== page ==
If you're stuck on a budget, South Africa has a wide-ranging eating-out culture, so a variety of restaurants are available. Nando's, the exact same Portugese chicken chain as back here in the UK also offers their South African clients things like 'giblets and roll' and other chicken-y extras.

A meal at the Tasting Room comes to a very reasonable £48 for 8 courses. Located in South Africa's Western Cape between the Haweqwa Nature Reserve, the Riviersonderend Nature Reserve, and close to the affluent Cape Town, Franschhoek's Tasting Room restaurant is ideally placed to catch gourmet-loving visitors. Lauded as South Africa's best fine-dining restaurant, courses include Portuguese and African-influenced meats full of flavour and texture.

Alternatively, if you want to immerse yourself into the true culture of South Africa, why not attend a 'braai'? South Africans love a good meat grill, and 'braai' is Afrikaans for 'barbeque'. A social custom throughout the country, meat cooked includes marinated chicken, pork and lamb chops, steaks, sausages of different flavours and thickness and racks of spare ribs. More specific South African meat cooked on the grill includes 'boerewors', a type of authentic sausage that includes not only beef, but lamb, pork and spices too, and 'sosatie' which is lamb or mutton grilled on skewers much like a shish-kebab.

What can I do in South Africa?

South Africa is home to a number of beautiful and unique animals, many of which most of us have only ever seen in zoos or on the TV. When people visit South Africa, the vast majority of them tend to visit the area inside the Kruger National Park. A safari is the very best way to experience the raw diversity and South Africa's wildlife with opportunities like trekking across wild-land and Savannah with expert rangers, animal trackers and viewing vehicles which can handle any off-road challenges. The abundance of national parks and reserves throughout the country allow you to intimately view wildlife unparalleled anywhere else in the world, with incredible close-ups, prolonged sighting, animals sometimes making a kill, or even just snoozing in the morning sun. For experiences like this you'll want to head for places like Kruger National Park, the biggest open nature reserve in the country (it's the same size as the whole of Israel). Unlike other reserves, Kruger is fenced off but there are no borders between the main area and the private game reserves, so animals flow freely in and out.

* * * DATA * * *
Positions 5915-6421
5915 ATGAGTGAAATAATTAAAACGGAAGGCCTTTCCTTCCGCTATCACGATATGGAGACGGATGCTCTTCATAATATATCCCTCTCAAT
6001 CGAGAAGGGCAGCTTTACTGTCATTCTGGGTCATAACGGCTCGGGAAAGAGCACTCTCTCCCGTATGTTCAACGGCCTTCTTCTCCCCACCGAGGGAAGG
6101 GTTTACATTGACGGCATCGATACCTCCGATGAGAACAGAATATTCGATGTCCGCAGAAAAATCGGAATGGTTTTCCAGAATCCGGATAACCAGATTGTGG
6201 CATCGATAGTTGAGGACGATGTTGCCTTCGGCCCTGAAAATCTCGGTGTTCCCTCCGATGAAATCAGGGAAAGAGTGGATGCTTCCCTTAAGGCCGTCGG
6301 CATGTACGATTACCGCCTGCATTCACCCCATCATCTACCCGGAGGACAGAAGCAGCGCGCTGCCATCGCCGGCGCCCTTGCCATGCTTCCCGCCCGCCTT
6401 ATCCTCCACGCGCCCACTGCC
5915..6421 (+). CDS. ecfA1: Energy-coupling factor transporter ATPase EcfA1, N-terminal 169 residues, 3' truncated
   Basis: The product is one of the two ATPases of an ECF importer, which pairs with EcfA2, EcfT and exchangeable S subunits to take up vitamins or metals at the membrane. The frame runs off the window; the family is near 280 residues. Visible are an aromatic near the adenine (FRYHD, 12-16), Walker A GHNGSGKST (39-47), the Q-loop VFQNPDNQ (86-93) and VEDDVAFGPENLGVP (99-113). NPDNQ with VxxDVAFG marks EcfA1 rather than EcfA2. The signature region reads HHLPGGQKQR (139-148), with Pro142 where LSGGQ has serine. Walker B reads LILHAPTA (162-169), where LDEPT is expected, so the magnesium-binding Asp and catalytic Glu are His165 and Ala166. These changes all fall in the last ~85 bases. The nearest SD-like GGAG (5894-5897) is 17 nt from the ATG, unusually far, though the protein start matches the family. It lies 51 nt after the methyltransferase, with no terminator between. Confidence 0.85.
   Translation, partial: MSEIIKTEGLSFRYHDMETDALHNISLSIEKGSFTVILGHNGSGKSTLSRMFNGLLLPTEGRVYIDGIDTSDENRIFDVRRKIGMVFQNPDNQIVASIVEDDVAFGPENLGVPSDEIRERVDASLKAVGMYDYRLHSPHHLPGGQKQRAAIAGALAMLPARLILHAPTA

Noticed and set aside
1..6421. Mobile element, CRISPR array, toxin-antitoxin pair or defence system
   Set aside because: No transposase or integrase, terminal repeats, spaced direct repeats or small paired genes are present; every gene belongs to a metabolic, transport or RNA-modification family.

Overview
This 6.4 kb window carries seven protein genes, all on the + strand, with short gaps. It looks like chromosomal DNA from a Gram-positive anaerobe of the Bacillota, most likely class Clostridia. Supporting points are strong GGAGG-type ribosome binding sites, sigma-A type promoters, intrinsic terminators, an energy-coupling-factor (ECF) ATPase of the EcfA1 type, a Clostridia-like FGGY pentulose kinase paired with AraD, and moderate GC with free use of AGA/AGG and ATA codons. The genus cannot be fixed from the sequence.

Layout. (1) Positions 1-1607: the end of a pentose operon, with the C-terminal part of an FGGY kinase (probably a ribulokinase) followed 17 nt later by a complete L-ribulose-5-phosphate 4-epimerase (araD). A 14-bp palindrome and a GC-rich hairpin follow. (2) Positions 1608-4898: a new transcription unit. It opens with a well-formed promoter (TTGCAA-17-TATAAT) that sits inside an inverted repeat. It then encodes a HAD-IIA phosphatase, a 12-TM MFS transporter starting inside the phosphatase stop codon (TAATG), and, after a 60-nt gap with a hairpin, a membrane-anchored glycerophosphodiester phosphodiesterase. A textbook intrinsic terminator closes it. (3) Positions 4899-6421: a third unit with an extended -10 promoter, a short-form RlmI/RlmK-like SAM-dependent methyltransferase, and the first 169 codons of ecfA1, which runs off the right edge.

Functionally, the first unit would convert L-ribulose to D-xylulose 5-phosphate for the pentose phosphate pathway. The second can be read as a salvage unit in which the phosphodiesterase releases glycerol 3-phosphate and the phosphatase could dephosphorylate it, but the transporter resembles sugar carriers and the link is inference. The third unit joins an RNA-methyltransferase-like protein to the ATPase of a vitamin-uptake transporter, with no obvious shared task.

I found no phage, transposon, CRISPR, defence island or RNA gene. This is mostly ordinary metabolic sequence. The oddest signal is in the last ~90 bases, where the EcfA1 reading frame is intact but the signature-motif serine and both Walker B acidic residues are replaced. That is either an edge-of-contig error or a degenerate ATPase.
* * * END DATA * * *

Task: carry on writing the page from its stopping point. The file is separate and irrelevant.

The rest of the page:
On the Western Cape, Plettenberg Bay can claim the right to being the whale capital of the world. Huge beasts hang around the shoreline, sometimes as close as a few metres, and there are some fantastic whale-watching points along both the shore and the cliff throughout Robberg and Keurboom. Whale presence in the bay peaks at around mid-May to February, with the southern-right whales around from June to November, the migratory humpback whales arriving with their newly-born calves in early November and staying until the end of February. There are a number of independent tour operators willing to take tourists out into the bay for a closer view of these magnificent animals for a small fee, and it can be well worth the cost.

Knysna Elephant Park has received negative publicity in the past but the park are now fully-dedicated and working harder than ever to provide a home for elephants in need of one, to create for them a control-free environment for them to live without fear of poachers or anything which threatens their conservation programmes. Here, they have designated handlers who allow tourists to meet and greet the elephants, go for an elephant ride or even stay in a lodge on the park's grounds. Visitors to the park are privileged to have a close-up and personal encounter with these beautiful animals, and leave having learnt more about them and their plight in South Africa.